Wait. Hold on. [crosstalk 00:15:18]. Okay. All right. Back to present time. My point being, okay, so as a
little bit older person than you, I have a slightly different interactive sort of experience with technology.
For one thing, I’ve got my formative years with technology were surrounded by fears of erasing things
that I’d worked hard on or ruining school computers. And then now as I’ve gotten older and I’ve gotten
used to kind of the paradigm today.
Okay. But as a slightly older person, there are a couple of things that are super obnoxious. One is fonts
that are difficult to read because that means I’m reaching for my goddamn readers. And I don’t want to
be reminded that I’m old. So like when it’s a really pale text against a paler background and you’re
squinting at the screen and you just can’t read it, those are horrible examples of things not to do with
your website. I don’t care how pretty it looks. You do not want light blue font on a gray background. And
then the other thing.
Right. And related to your thing about the phone number that was clickable, but it was black, is the font
that matches exactly the blue font of a link that doesn’t then click.
Right, like, “Psych.”
And related, if something looks like a button, it should act like a button.
Sure. You should be able to click it. Yeah.
Right. And I’ve also seen sites where the top menu bar, whatever you call that, not the hamburger
menu, but whatever you want to call-
Right. The main menu.
Or header menu.
If it’s inconsistent where some of the top items click to a page and some of them don’t, you’re pissing off
your users. You’re making them angry.
There’s a point on consistency there that it’s important to point out. And it’s really not the job of the
person who owns the website to know this stuff. It’s the job of people who are building websites. And it
is not necessarily a developer, developers are typically told, “Here’s what you need to develop.” The
designers and marketers need to be thinking about this and advising strategically and then telling the
owner and then having the developer develop it.
But a consistent experience is important. So if you have, let’s say this area of your website where you
have four images and when you hover over each image they get a little darker, right? And across the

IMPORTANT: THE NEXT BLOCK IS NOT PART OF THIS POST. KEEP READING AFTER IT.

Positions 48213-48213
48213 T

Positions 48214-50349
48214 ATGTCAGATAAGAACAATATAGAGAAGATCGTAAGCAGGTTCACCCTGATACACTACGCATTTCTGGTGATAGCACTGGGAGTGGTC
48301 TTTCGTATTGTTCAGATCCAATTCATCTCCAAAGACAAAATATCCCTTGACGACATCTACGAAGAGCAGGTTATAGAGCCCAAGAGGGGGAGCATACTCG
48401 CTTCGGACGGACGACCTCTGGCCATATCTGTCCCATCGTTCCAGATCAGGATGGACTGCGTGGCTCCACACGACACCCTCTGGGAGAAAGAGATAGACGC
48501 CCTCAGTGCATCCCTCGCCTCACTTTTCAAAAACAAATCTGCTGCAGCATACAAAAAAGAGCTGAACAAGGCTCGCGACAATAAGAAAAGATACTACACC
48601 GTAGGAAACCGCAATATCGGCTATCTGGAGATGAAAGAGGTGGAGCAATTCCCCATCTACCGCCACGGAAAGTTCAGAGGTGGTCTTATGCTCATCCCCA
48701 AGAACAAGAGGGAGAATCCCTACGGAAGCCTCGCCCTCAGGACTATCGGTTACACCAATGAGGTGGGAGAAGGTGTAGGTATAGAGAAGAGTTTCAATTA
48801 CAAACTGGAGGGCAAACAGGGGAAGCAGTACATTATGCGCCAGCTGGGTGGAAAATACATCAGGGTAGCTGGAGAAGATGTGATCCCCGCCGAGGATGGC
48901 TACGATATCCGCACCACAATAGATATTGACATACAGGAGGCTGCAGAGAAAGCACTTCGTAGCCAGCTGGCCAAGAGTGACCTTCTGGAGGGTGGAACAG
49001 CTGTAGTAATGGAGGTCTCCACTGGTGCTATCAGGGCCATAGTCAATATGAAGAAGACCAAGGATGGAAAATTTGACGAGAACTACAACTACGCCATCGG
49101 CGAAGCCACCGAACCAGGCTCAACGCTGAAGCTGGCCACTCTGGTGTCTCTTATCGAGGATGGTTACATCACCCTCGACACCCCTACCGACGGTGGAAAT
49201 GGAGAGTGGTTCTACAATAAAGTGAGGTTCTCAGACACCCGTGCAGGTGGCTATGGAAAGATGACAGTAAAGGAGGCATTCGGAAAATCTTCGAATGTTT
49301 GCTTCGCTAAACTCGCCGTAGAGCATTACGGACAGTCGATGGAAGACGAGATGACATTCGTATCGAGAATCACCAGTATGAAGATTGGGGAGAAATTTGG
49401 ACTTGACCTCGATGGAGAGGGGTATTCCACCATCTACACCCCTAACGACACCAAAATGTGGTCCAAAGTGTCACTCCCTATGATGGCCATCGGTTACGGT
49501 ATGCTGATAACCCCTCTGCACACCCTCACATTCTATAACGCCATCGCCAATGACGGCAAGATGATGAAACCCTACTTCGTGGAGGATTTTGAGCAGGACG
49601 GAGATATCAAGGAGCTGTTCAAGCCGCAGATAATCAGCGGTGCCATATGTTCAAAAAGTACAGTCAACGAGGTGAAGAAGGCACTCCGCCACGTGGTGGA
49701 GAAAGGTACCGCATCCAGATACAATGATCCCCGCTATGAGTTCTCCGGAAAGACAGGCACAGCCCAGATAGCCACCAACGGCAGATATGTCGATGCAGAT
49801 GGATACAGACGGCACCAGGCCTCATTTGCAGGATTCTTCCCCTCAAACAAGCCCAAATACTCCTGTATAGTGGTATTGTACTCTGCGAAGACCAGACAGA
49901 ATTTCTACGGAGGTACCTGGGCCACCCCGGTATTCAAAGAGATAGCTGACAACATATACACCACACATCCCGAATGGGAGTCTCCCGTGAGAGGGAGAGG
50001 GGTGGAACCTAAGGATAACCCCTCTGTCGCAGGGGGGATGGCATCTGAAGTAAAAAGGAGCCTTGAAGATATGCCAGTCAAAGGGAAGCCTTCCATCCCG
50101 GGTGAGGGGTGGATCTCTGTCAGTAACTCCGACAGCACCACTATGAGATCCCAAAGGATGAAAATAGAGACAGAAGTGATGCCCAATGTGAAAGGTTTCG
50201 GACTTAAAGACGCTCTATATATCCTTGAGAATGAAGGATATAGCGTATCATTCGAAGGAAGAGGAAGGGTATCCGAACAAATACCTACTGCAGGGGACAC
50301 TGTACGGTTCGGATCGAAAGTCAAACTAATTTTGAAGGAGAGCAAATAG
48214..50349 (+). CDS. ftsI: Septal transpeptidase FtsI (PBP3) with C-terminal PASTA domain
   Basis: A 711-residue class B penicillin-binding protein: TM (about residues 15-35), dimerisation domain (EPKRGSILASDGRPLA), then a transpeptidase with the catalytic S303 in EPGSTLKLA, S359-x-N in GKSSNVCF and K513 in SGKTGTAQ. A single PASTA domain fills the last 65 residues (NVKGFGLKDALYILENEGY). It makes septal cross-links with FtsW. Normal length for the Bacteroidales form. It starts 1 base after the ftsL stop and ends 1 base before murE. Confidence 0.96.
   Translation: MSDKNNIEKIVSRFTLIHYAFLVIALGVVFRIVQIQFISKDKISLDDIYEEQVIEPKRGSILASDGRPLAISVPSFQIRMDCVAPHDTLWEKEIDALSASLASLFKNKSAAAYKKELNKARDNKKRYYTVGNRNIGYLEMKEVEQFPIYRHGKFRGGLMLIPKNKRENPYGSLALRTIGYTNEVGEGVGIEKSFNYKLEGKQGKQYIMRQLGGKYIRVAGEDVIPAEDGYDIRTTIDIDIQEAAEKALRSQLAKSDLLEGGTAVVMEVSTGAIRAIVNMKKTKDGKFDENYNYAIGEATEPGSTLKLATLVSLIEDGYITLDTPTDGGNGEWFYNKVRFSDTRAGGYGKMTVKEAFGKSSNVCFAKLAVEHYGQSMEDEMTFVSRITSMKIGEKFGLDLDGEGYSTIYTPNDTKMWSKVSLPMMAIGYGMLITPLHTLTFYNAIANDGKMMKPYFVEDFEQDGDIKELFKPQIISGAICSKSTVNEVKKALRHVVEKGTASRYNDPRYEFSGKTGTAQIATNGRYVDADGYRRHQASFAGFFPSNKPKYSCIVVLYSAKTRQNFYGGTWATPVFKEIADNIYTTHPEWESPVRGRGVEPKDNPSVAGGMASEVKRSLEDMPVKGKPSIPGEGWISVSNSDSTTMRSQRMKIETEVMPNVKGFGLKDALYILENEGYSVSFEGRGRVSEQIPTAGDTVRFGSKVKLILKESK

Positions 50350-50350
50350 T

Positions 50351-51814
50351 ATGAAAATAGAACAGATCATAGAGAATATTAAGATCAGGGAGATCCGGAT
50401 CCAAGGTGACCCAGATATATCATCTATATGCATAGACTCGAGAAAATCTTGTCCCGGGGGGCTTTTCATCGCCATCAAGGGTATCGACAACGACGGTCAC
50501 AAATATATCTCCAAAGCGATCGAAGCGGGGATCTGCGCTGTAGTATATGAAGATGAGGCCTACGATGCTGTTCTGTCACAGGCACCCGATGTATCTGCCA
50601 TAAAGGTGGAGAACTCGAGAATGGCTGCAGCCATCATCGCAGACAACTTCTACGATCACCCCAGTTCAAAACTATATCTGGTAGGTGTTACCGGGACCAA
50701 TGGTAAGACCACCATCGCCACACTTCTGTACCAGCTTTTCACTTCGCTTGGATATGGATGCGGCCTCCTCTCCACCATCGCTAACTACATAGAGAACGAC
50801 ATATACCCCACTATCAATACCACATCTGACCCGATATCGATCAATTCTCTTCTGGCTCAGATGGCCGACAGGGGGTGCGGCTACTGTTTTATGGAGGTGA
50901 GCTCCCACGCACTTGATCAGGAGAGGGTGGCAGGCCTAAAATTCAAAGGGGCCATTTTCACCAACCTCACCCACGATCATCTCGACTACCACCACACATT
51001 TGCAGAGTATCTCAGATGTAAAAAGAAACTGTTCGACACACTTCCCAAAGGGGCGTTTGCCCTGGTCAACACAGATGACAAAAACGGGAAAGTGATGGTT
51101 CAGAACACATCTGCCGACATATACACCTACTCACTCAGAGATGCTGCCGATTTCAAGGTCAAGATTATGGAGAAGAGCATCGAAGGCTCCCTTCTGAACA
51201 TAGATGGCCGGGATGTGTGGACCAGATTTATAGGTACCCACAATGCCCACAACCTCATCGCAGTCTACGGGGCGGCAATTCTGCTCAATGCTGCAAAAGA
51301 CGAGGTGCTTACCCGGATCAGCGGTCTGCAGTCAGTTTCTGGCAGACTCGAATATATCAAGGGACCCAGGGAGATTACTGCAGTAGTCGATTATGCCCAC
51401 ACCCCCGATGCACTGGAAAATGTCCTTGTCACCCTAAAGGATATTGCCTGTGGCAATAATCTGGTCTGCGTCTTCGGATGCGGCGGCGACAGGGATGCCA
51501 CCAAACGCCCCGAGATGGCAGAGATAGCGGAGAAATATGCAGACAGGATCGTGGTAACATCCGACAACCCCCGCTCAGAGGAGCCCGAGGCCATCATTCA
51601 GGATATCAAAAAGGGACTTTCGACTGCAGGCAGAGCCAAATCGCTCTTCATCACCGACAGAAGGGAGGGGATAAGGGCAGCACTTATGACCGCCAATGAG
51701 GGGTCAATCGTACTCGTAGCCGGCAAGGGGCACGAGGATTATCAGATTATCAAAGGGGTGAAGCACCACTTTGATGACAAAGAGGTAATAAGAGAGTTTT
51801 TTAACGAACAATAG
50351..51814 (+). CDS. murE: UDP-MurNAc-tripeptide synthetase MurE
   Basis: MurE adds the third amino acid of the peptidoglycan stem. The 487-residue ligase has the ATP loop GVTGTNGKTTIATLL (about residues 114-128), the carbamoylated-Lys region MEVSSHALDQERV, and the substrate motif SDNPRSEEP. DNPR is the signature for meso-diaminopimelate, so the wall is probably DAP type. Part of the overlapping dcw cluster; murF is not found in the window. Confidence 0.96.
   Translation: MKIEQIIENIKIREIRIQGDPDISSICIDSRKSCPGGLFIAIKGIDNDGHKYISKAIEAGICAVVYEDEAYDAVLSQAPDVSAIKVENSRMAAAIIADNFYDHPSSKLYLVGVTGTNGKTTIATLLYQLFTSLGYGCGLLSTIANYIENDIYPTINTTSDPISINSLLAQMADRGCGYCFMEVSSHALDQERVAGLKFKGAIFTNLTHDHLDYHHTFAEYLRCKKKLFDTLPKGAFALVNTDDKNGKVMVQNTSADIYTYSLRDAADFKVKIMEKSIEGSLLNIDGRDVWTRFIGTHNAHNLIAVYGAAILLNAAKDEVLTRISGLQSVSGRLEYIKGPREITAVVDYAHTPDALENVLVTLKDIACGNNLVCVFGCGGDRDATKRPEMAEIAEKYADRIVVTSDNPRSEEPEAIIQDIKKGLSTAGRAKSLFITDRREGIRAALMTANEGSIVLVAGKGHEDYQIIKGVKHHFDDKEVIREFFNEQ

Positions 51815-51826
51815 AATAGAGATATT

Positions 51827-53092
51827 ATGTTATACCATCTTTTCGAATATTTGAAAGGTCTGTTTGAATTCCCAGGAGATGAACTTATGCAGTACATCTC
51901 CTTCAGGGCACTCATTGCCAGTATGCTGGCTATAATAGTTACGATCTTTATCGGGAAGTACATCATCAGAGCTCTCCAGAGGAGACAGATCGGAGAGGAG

website, you have some contents and a band across the website. And you have these four images and
under each, within the image or whatever, maybe each image is named for one of your services. And so
you can click on it and it takes you to the page about the service, and then you go further down.
Now just say you haven’t clicked on it yet, but you see, oh, and a mouse hovers over this, I can click on
that. So now you go down and now there’s this really pretty image. I saw this on a website, they do
pools. So you go down a little bit and now there’s a pool. And lo and behold, the images looked the
exact same. So you think that you should be able to hover over it, click on that image, and be taken
And here you see this beautiful pool and you go, “Oh man, I want to get a pool installed in my house.
That’s the kind of pool I want.” So you click on it and nothing happens. Because up top, you’ve told
them, “Hey, this is how this website works.” Then on the next experience, all of one page down, you’re
repeating some aspects of what you’ve done earlier, but not all of it. And so when you’re setting
precedent and you’re creating an experience, you do want consistency in what that experience is. So I
think that’s important. I would love, but we’re hitting the end of our allotted time. We always try to
keep it under 20 minutes.
So first of all, if a business owner wants us to do an eval of their website and tell them what to fix, we’ll
tell you for free. You can hire us to fix it or not, but we’ll tell you what to do. Reach out to us at
worryfreemarketing.com, fill out the contact form, ask for a web eval. We’ll do it, we love doing it. It
keeps us sharp. Maybe it leads to a relationship. It’s a no-pressure situation, but what are a few action
items we can leave people with.
Look at your website from the viewpoint of a person who doesn’t know who you are or what your
That’s awesome. I love it. Yeah. Not being too close to the center. That’s great.
And don’t piss people off.
That’s probably just good in life. What are we going to talk about next? So for anyone who’s coming to
the end of this podcast, I’ll tell you that most recently we spoke about design in an earlier podcast, we
talked about search engine optimization also. Our next podcast I think is about lead generation, isn’t it?How to make your website generate leads for you?
Yeah. Yeah, we’re going to look at lead generation.
So if you didn’t think this podcast sucked and you found it entertaining and you learned something, then
you might enjoy the next one on lead generation. We tend to drop them about a week apart on
Yeah. Good times, man.
Right, let’s sign off.